Creative Labs (or Creative Technology as it’s known in Singapore) is still a household name among PC users and gamers — particularly older ones, who remember it from the early heydays of computing, when pretty much every computer came equipped with a Sound Blaster card.
The company may have seen its fortunes change a bit since then, but it is very much alive and kicking. It has kept releasing award-winning products — like Super X-Fi Headphone Holography, which has won 23 awards at CES 2019/20.
Now, Creative is pushing technological boundaries again, having announced a partnership with xMEMS, a US-based developer of solid-state drivers used in speakers as well as head- and earbuds.
This last category is where Creative is set to unveil a novel product in its True Wireless Stereo (TWS) range, to be released by the end of 2023, promising to “deliver crystal-clear sound that reproduces every nuance of music and audio content with astounding accuracy. Users will get to enjoy a truly immersive and lifelike audio experience.”.
Here’s why it’s such a big deal.
I could try to explain the technological differences between solid-state MEMS (microelectromechanical system) and traditional drivers, but the guys at How To Geek have already done a better job of that, so here it is:
“xMEMS speaker is notable for its piezoelectric layer, which acts as the driver and makes contact with almost 100 per cent of the silicon diaphragm’s surface area. Thanks to the great surface contact, xMEMS speakers are resistant to distortion and offer a shockingly accurate phase response (each frequency is produced at an accurate time).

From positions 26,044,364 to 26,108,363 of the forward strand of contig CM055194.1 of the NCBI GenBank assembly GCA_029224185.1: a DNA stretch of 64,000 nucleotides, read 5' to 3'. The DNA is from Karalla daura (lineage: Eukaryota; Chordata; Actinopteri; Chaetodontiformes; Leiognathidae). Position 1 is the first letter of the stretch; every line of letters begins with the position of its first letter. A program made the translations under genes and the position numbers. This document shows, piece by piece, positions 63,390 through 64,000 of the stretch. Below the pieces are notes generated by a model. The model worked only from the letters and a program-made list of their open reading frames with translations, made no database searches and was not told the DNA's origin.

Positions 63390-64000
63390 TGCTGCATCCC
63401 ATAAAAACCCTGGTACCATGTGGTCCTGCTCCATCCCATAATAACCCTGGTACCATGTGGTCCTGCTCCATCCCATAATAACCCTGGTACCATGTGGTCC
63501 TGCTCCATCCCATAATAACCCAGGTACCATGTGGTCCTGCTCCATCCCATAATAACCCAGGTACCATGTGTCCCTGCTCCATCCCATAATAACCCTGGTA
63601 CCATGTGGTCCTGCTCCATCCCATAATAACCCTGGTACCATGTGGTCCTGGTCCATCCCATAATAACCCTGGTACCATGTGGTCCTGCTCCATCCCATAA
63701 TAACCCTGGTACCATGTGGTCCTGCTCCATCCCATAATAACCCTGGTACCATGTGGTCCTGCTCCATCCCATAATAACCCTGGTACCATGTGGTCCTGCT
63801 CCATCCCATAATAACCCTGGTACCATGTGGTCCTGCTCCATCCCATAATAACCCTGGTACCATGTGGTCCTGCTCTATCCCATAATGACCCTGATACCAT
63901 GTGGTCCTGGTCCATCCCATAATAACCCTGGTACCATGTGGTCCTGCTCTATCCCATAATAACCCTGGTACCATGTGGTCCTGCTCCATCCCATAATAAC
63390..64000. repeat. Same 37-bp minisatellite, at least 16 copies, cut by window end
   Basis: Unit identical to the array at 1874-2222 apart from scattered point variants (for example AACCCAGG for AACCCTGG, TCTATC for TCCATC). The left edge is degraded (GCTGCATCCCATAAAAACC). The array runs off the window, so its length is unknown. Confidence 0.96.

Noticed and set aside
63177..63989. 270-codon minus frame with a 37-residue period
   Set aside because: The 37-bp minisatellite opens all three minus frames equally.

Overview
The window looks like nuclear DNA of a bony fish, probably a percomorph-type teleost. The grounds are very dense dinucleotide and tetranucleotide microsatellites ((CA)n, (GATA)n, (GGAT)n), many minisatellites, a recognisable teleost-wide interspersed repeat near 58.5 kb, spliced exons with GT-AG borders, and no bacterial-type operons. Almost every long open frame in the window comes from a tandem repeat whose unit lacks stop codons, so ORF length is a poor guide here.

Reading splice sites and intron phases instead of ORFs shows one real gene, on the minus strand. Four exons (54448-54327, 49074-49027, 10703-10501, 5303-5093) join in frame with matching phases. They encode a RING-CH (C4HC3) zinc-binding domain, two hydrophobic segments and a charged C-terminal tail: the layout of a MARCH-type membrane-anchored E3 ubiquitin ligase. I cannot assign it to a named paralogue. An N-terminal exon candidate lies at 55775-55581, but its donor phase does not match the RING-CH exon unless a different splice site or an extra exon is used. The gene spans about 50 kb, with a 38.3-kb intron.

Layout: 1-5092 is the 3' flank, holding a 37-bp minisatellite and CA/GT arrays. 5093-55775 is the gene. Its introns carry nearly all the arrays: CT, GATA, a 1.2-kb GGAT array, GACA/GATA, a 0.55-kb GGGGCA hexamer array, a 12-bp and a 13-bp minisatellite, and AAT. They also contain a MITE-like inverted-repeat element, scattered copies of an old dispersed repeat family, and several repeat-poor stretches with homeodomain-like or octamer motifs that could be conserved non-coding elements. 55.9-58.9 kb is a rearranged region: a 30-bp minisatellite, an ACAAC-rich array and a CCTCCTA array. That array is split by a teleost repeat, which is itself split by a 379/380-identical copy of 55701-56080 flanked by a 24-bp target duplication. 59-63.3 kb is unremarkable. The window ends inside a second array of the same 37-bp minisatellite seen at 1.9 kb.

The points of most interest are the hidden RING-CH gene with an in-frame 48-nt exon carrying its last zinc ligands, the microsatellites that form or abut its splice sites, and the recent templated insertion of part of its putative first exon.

And because piezo devices are voltage-driven, rather than current-driven, they have a much faster transient response than traditional speakers (a snappy sound will arrive and diminish quickly, rather than ramping up and down).”
This is the first breakthrough in how sound systems work since the invention of coils, magnets, and diaphragms over a century ago.
While the MEMS solutions are already used in bigger devices, their small dimensions are even more meaningful in a tiny product like an earbud.
If technicalities bore you, here’s what it means for you as a user, in a pill: better sound quality at even smaller sizes or, perhaps more importantly, additional space for other equipment — like batteries.
Achieving longer battery life today typically comes at the expense of size and weight. So either you choose buds that are comfortable but need to be charged very often, or bulkier ones, which last longer but can be an annoyance to many users.
Incorporating smaller drivers should provide us with a product that requires fewer — if any — compromises. At the same time, it promises to offer far more accurate audio output, pushing the sound quality in a small package to new heights.
On paper, then, it seems like there are no downsides and, if implemented successfully, it could be a real breakthrough in portable audio devices.
Given that the partnership between Creative and xMEMS has been made public, it seems that the companies expect to deliver on that promise.
If they keep their timelines, the new earbuds can make for a good Christmas present this year.
Featured Image Credit: Nikkei Asia